Saturday, 19 April 2014

Why do people want to climb Mt Everest

or any other mountain? Why do they want to white-water raft, go abseiling, bungy jumping or on treks to the South Pole?
I have no desire to climb Mt Everest - which is probably just as well seeing as how I would have no hope of actually doing so.
But I still puzzle over why people want to do such things when they are (a) unnecessary and (b) dangerous. Twelve more people have just lost their lives on Mt Everest - people who guide other people up the mountain.
It was the mountaineer George Mallory - not Edmund Hillary - who responded to the question of why he wanted to climb Mt Everest with the words, "because it's there". Perhaps that is reason enough. His words have gone down in the quotation books - and history - as reason enough.
Yes, Mt Everest is there. So are a lot of other mountains. A lot of other things are there too. I suppose I am a coward. I don't want to row across the Atlantic or sail across it in a replica of a Viking boat. I don't want to be an astronaut or even try hang gliding. A trip in a hot air balloon? No thankyou. A trip in a helicopter? The only reason for considering that would be if it was going to save my life.
I don't want to fly in a single engine aircraft and I certainly don't want to parachute out of a plane. (I don't even like flying.)
I have no doubt more people in my life will tell me that I don't know what I am missing but I am not, despite my intense desire to see things, a good traveller at the physical level. I suffer from motion sickness. I get sea sick - that does annoy me. I love the sea but I don't want to be tossed around on it. I would rather watch it.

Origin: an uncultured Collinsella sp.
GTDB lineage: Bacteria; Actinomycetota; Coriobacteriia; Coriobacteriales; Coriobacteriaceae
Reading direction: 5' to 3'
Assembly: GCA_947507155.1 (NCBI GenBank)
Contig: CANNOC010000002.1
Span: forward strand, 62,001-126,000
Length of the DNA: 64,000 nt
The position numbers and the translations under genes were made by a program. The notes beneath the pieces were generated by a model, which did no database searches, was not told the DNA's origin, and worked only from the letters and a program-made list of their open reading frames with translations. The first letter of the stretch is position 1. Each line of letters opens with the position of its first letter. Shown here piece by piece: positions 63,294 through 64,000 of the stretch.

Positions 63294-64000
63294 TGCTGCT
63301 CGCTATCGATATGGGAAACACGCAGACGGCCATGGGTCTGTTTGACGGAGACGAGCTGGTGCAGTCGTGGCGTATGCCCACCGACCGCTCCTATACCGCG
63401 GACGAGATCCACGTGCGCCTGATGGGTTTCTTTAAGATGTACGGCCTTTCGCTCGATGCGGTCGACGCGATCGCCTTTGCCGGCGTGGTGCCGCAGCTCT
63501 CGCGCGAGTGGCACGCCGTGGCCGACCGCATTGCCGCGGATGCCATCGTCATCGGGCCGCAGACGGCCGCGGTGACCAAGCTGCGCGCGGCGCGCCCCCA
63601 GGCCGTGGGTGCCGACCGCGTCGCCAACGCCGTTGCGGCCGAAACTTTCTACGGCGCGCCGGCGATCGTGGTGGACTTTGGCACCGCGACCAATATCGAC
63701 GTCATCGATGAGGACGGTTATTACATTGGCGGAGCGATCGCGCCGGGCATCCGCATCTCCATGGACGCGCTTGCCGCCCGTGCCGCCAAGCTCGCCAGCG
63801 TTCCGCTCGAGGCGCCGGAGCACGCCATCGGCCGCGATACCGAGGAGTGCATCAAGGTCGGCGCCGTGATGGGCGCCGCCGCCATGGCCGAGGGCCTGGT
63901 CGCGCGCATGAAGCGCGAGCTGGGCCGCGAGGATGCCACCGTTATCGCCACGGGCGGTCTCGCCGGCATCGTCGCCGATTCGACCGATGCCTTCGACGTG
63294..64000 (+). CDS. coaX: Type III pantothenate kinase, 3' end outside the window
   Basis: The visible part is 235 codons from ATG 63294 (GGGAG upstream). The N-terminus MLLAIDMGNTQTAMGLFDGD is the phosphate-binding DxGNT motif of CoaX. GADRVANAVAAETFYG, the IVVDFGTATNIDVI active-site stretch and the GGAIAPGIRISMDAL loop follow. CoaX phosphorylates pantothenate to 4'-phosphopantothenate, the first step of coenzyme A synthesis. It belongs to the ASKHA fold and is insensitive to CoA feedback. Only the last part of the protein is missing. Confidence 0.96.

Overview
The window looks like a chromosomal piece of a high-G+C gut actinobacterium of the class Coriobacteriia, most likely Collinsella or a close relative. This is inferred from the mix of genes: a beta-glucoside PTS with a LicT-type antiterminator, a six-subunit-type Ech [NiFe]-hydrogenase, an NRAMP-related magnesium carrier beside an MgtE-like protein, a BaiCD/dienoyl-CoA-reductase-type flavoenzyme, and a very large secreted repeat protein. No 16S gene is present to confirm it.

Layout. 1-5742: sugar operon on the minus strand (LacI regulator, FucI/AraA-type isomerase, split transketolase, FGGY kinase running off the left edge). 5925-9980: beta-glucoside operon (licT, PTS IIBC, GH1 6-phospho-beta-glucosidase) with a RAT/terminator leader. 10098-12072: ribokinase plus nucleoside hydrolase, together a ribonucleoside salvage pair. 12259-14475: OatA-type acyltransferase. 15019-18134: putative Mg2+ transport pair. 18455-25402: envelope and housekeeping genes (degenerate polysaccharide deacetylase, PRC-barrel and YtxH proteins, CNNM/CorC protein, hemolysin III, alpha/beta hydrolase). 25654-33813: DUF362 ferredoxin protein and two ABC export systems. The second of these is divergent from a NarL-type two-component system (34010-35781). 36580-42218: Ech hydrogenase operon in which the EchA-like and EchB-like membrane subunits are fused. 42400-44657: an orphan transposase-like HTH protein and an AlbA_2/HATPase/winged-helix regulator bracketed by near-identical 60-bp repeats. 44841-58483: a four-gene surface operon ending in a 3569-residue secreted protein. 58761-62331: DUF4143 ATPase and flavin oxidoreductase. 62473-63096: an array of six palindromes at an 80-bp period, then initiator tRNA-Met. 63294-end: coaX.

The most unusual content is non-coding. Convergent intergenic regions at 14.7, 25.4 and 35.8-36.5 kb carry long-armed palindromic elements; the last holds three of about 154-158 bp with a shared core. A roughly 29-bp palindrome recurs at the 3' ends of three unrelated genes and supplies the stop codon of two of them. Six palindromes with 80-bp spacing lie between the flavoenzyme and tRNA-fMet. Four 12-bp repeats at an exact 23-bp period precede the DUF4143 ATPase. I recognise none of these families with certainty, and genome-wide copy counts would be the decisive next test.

Yesterday I went once more to see my friend in hospital - and I will keep going because she needs visitors. Yesterday she did not want me to go and I stayed much longer than I intended. My sister came with me. We both came away aware that this time next year my friend will almost certainly not be here. She may not even last this winter. She will never travel far again.
But she taught in Papua-New Guinea and China and she has seen something of the world. When people asked her why she went to teach in those places she would tell them that it was a challenge. It was interesting. She wanted something different and more satisfying.
I think that might be another sort of "because it's there". And perhaps that also means the phrase has some meaning for all of us.
What do you think?

4 comments:

virtualquilter said...

Why do I do things?

Because it is there, because I can, but most importantly, because I want to do it ... and sometimes because I have to do it, even if I don't want to!

Mt Everest is not included in any of those categories for me!

catdownunder said...

that's a relief Judy - I'd rather you stayed at almost ground level!

JO said...

Why do I travel to unlikely places, have close encounters with tigers ...

I don't set out to meet tigers, but I have a deep need to see the world, to find out how other people make sense of it. Or just itchy feet (I climbed Kilimanjaro, and that was fab!

catdownunder said...

And you have had some amazing adventures - but is Everest and adventure or a nightmare?